Before doing any cutting we flipped the bowl over and traced around the lip.  (let's play a game...who can find the baby monitor in the pic below??)


Then Mr. Swell used his jig saw to cut just inside of the line we drew.



We then just laid down a small bead of construction glue around the edge and popped the bowl in.  I was crossing my fingers the whole time that it was going to fit, and thank goodness it did.  I wasn't keen on having to look for a bigger bowl if the hole was too big.  I guess I shouldn't have doubted a man and his jig saw.

The most frustrating part of the sink was the faucet.  Not because of how difficult it was to install, but because of how stinkin' expensive it was.  Why are faucets so much money?  I will never understand. We went to the re-store and they wanted $50 for an old plain bathroom faucet (you know, the kind with the clear plastic knobs and the scrolly H & C...).  I stalked Kijiji for weeks, but everything was still too expensive.  We finally gave up and decided to buy a new faucet.  We bought an Uberhaus kitchen faucet at Totem during one of their 10% off events.  It ended up being just shy of $25, which was good when it came too faucets, but pretty darn expensive when it came to play kitchens.  

We removed the tubing, etc from the bottom of the faucet and then just screwed it onto the top of the kitchen, from the bottom.  I do like that it is actually a kitchen faucet (and not a bathroom faucet) , and that it swivels (bonus, since Fin is still a little short to reach the sink bowl without swivelling the faucet).


The last step before moving the whole thing inside was a bit of spray painting.  I thought the fridge door was looking awfully white and needed a little tszujing. I taped off an area and then sprayed it with 2 coats of chalk board spray paint.




A girl needs a place to write her menus down, right?  Or scribble on, which is more like it these days.

See that yellow handle?  I used the handles that came with the desk for the fridge, and then bought a new matching handle for the oven.  They were all silver to start with, but that was booooring.  So, in true Kelly fashion I gave them a couple coats of sunshine yellow spray paint.  

By this point it was actually starting to look like  a kitchen.


The best part it yet to come.  It was truly everything after this point that made me so happy.  The fun stuff that I LOVED shopping for.  Check out Part 2 here.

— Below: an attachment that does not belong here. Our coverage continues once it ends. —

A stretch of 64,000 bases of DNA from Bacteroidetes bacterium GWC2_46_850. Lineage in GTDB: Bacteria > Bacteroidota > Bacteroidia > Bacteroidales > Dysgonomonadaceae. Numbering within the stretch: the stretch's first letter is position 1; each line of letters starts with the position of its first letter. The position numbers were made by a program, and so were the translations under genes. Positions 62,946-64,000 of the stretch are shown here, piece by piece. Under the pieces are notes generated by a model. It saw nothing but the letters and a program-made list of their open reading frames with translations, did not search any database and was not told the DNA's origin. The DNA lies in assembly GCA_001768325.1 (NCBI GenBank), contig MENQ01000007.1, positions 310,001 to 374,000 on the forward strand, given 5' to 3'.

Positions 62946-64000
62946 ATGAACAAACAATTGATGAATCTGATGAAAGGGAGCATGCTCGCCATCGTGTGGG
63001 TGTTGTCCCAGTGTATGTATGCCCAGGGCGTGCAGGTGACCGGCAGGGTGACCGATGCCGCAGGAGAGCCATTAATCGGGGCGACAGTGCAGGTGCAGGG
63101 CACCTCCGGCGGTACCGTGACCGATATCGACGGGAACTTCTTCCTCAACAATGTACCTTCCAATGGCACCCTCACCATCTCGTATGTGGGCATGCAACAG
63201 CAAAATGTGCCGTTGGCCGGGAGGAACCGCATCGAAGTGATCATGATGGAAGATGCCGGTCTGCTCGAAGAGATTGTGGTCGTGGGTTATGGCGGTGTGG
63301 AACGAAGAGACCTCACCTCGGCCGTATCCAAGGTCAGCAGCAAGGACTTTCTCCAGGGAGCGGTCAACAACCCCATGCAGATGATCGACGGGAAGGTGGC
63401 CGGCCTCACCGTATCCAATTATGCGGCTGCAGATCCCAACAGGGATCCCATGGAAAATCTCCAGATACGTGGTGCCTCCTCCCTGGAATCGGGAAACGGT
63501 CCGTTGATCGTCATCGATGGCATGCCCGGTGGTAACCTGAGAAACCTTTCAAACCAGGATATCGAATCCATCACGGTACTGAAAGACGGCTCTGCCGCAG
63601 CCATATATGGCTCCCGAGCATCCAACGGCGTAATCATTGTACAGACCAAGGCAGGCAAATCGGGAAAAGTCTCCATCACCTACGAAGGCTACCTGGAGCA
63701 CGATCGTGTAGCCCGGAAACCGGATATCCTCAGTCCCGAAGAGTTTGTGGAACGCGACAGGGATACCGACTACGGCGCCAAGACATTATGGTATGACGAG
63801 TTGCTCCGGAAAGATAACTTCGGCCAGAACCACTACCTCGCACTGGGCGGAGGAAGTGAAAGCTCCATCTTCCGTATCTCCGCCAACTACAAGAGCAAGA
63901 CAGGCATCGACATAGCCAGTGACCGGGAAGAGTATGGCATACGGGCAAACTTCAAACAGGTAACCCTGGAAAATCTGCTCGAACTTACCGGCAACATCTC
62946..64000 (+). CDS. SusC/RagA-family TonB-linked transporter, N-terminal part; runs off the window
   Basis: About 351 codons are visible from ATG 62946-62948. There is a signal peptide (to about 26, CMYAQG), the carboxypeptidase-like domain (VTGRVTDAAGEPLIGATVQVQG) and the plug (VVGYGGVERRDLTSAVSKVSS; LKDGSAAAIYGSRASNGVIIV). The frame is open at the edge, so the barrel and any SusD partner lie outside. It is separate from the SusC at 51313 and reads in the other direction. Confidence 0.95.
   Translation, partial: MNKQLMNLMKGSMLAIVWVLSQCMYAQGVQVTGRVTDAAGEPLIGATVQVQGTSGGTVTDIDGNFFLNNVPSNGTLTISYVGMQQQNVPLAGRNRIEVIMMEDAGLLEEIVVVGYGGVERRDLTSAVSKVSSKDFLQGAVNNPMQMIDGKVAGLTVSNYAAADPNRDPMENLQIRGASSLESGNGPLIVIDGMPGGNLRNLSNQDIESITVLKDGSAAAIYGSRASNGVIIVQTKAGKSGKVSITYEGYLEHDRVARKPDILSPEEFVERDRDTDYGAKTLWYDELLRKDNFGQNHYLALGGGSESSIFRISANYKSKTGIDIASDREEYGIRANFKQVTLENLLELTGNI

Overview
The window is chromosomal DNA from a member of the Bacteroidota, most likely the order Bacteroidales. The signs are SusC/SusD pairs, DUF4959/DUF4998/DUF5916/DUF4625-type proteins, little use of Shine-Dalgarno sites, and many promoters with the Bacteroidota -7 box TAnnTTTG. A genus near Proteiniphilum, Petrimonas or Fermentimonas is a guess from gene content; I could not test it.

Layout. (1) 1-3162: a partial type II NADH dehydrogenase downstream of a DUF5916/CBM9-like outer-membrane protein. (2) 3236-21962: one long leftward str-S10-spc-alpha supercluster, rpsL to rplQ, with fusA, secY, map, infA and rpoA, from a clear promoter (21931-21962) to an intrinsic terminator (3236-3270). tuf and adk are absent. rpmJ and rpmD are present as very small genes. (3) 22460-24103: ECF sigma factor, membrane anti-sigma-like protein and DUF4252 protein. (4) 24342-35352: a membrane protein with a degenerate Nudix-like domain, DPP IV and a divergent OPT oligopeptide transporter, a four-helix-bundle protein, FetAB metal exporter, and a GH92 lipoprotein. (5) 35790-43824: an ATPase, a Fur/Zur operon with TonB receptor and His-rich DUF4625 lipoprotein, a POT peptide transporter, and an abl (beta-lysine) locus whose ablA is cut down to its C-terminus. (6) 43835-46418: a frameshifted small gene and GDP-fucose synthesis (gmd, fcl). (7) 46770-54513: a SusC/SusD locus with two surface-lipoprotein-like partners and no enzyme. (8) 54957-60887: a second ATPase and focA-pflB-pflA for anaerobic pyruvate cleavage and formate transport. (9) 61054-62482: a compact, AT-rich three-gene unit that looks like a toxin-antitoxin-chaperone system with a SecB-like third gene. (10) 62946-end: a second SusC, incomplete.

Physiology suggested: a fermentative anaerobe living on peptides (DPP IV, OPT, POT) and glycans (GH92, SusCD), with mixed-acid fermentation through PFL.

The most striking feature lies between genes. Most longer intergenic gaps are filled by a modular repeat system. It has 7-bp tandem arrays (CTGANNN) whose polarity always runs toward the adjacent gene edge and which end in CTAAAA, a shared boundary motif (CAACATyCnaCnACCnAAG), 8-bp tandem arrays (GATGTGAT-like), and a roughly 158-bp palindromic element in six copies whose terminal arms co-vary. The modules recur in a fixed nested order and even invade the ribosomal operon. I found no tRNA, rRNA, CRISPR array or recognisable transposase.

8 comments:

  1. I can't wait to see the reveal! I love what you've done so far.

    I made one too, so I completely understand how much fun - and how much WORK - it is:

    http://dans-le-townhouse.blogspot.ca/2012/04/diy-play-kitchen-reveal.html

    ReplyDelete
  2. I can't wait to see how it turns out!

    ReplyDelete
  3. Looks great! BTW, FYI on drilling into plexiglass or anything else that might splinter, etc. -- Cover the area to be drilled with Tape on both sides and drill through. Make sure the tape is really stuck to the area. And remember to take the sticky gunk off your drill-bit later!

    And I'm also loving that vintage Vanity-Desk next to the Fender... :-D

    ReplyDelete
    Replies
    1. Thanks for the plexiglass tip! Now that you say that, I do remember seeing that somewhere before...goes to show you how when we are in the middle of something we just plow ahead. That vanity turned into thisL http://www.aswellplacetodwell.com/2012/11/milk-paint-dressing-table.html

      Delete
  4. Looking fab, can't wait to part 2

    ReplyDelete
  5. Very cool! I think that lower shelf that rolled out was probably for a printer or something...

    ReplyDelete
    Replies
    1. Ya, that's what I figured too, but it just seemed like it was in such an odd place. If I was using it I am sure I would keep pumping it with me knees!

      Delete

Your comments make my day. Seriously, they make me do little dances of joy (usually in my office chair - so it's a chair dance of joy). If your profile is connected to your email address then I will email you back, otherwise please check back for a reply.

Related Posts Plugin for WordPress, Blogger...
Pin It button on image hover